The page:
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Vortex laser carries computer data in cyclone-like motion

"To transfer more data while using less energy, we need to rethink what’s inside these machines," said researcher Liang Feng.

By
Brooks Hays
A new vortex laser beam promises to transmit 10 times as much data as conventional linear lasers. Photo by University at Buffalo
A new vortex laser beam promises to transmit 10 times as much data as conventional linear lasers. Photo by University at Buffalo

BUFFALO, N.Y., July 29 (UPI) -- As the rise car ownership and automobile use in the 1950s and 60s necessitated bigger, better roads, increasing broadband use demands more efficient telecommunications technology.

Researchers at the University of Buffalo have developed a vortex laser small enough to fit on a chip and capable of transmitting 10 times more data than conventional linear lasers. The technology may also delay the end of Moore's Law.

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Moore's Law is the idea that engineers will continue to find ways to make computers and other smart devices smaller and smaller. But recently, scientists have speculated that Moore's Law is approaching a bottom limit.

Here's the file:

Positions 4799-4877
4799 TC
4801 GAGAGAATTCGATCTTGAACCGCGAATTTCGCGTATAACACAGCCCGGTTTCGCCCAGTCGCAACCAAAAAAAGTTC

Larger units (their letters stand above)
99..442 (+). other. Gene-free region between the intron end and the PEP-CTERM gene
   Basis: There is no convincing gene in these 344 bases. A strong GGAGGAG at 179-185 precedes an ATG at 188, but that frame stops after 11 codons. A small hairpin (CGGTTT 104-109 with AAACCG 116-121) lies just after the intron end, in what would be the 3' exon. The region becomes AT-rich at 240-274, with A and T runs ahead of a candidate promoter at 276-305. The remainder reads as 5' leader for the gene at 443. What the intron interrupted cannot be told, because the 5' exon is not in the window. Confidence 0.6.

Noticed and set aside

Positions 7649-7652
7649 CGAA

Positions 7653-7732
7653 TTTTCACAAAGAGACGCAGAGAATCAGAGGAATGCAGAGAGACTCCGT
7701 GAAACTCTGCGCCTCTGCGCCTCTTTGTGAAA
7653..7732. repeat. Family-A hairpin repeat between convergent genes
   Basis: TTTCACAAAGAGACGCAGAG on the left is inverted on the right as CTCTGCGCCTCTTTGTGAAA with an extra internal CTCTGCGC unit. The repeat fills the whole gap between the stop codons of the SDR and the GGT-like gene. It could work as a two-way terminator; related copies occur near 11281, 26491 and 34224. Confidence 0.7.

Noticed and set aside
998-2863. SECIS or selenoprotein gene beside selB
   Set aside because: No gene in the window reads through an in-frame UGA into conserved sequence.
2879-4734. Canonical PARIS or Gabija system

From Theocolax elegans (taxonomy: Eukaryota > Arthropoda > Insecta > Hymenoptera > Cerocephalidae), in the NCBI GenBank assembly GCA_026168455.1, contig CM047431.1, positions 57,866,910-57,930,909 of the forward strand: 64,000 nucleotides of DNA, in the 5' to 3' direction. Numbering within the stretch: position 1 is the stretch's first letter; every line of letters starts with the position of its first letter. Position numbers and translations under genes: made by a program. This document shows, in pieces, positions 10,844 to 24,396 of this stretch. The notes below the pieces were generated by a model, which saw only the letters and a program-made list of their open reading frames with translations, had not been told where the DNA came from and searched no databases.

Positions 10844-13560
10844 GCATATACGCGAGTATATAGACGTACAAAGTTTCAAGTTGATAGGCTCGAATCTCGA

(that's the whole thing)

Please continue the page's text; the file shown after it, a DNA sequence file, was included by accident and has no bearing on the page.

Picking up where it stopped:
"To transfer more data while using less energy, we need to rethink what's inside these machines," researcher Liang Feng, an assistant professor of electrical engineering at Buffalo, said in a news release.

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The vortex laser, with data encoded into multiple corckscrew-like twists, may stave off this approaching technological barrier.

Increasingly, researchers have used light to move and store data -- as opposed to electrical currents -- across and in smaller and smaller computer components. But scientists are running out of ways to manipulate light. The vortex laser and its corkscrew light pattern offer a new strategy.

Previously, the technique, called orbital angular momentum, has been too big to use on tiny computer components, but scientists at Buffalo have found a way to shrink the pattern.

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The laser -- described in a new paper in the journal Science -- won't be a cure-all, but combined with new technologies like more efficient transmitters and atomic storage chips, it may push the end of Moore's Law well into the future.

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